– Siddarth Goel (firstname.lastname@example.org)
The stage of development of financial markets infrastructure in a country, amongst many other things, is a mirror of sound legal regulations, corporate governance, judicial certainty, and debtor protection regime within the country. The inflow of global capital is quintessential for financial markets development and allocation of adequate capital resources in growth sectors. In a move to make India a hub for global capital flow, Gujarat International Finance Tech-City (GIFT) has been established as a globally benchmarked International Financial Service Centre (GIFT-IFSC). GIFT-IFSC is India’s first dominant gateway for global capital flows in and out of the country. The GIFT IFSC supports a gamut of financial services inter alia, banking, insurance, asset management, and other financial market activities. Prior to dealing with the regulatory framework governing financial units established in GIFT-IFSC, it is important to understand the broad function of an IFSC.
IFSCs are the Offshore Financial Centers (OFCs) that cater to customers outside their own jurisdiction. IMF defines OFCs as any financial center where the offshore activity takes place. However, this does not limit financial institutions in OFCs from undertaking domestic transactions. Therefore practical definition propounded by IMF is;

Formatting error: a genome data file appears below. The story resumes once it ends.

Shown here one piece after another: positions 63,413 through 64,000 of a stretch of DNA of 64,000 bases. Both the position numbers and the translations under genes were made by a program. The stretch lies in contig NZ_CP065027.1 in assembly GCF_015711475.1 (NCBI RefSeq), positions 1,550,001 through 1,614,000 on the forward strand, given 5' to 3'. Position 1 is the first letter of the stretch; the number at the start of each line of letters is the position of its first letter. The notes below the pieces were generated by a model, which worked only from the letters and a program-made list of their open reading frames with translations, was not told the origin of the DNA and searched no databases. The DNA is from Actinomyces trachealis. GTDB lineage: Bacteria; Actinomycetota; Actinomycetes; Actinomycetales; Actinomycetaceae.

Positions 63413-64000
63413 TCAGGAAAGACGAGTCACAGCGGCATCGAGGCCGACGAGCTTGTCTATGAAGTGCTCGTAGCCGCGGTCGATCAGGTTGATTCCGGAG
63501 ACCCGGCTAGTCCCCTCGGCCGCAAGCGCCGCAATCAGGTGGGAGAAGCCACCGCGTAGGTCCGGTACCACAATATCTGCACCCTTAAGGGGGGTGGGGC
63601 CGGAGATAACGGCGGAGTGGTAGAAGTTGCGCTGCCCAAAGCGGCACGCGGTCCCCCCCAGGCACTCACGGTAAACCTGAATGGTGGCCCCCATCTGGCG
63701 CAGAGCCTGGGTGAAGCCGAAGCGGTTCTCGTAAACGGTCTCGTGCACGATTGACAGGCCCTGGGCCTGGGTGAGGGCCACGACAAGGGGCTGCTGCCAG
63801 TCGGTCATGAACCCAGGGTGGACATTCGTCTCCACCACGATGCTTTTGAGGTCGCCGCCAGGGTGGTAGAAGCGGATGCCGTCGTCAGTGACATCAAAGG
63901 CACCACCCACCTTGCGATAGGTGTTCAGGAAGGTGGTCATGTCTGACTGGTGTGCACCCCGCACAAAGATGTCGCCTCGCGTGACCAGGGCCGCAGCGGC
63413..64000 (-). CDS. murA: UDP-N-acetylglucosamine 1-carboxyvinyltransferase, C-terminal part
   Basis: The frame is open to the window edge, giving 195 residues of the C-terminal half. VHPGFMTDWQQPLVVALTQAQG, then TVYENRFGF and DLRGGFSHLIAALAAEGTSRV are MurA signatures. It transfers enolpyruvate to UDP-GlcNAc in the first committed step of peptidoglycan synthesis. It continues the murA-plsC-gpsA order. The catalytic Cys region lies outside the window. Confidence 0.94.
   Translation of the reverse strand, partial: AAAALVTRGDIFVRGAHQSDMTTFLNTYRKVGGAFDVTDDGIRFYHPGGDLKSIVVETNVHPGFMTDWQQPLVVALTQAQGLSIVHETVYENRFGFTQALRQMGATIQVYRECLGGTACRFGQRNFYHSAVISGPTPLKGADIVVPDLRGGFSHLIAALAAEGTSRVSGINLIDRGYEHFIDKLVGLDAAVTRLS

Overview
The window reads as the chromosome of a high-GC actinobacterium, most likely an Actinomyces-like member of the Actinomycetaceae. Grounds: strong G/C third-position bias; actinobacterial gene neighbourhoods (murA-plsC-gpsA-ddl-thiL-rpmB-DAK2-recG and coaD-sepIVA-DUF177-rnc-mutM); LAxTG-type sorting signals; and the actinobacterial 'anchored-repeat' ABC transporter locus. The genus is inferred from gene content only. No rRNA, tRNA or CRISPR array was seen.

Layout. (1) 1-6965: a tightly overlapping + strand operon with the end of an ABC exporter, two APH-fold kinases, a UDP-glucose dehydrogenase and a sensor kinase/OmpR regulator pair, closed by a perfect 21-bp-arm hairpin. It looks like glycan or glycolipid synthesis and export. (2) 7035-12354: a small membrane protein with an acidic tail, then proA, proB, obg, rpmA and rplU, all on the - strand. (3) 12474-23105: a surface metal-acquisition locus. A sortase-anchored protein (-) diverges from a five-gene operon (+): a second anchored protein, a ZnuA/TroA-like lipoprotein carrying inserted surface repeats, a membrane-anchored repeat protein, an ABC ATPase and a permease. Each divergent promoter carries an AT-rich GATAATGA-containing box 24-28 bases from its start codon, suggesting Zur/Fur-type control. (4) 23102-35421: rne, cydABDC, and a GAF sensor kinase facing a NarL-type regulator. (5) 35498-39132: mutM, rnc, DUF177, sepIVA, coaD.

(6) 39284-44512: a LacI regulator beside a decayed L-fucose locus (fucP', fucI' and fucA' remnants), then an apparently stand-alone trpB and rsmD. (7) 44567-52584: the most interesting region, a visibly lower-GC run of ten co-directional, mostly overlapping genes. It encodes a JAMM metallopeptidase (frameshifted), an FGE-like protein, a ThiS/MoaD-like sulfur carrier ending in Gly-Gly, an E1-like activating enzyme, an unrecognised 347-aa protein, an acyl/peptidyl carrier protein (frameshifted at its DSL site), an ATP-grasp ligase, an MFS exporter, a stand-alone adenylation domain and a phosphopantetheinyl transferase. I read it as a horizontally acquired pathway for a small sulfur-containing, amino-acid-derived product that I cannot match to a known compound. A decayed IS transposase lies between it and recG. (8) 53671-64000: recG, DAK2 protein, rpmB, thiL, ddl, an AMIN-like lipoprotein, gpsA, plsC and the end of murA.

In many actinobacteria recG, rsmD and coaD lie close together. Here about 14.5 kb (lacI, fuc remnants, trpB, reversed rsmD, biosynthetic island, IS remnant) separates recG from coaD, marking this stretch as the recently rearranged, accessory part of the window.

“OFC is a center where the bulk of financial sector activity is offshore on both sides of the balance sheet, (that is the counterparties of the majority of financial institutions liabilities and assets are non-residents), where the transactions are initiated elsewhere, and where the majority of the institutions involved are controlled by non-residents.”
Units set up in GIFT-IFSC can broadly be categorised on the basis of business activity intended to being undertaken by the entity.
This write-up covers regulations governing banking and financial services undertaken by Banking Units and Finance Companies set up in IFSC. The first part touches upon the benefits of setting up a unit in IFSC. The second part covers Banking Units and permitted financial activities. The third part covers Financial Companies in IFSC along with permissible activities and capital requirements. The fourth part covers financial service transactions to and fro between a financial unit based in IFSC and domestic tariff area (DTA). The last part deals with the applicable KYC/PMLA compliances and the currency of transactions with units based in IFSC.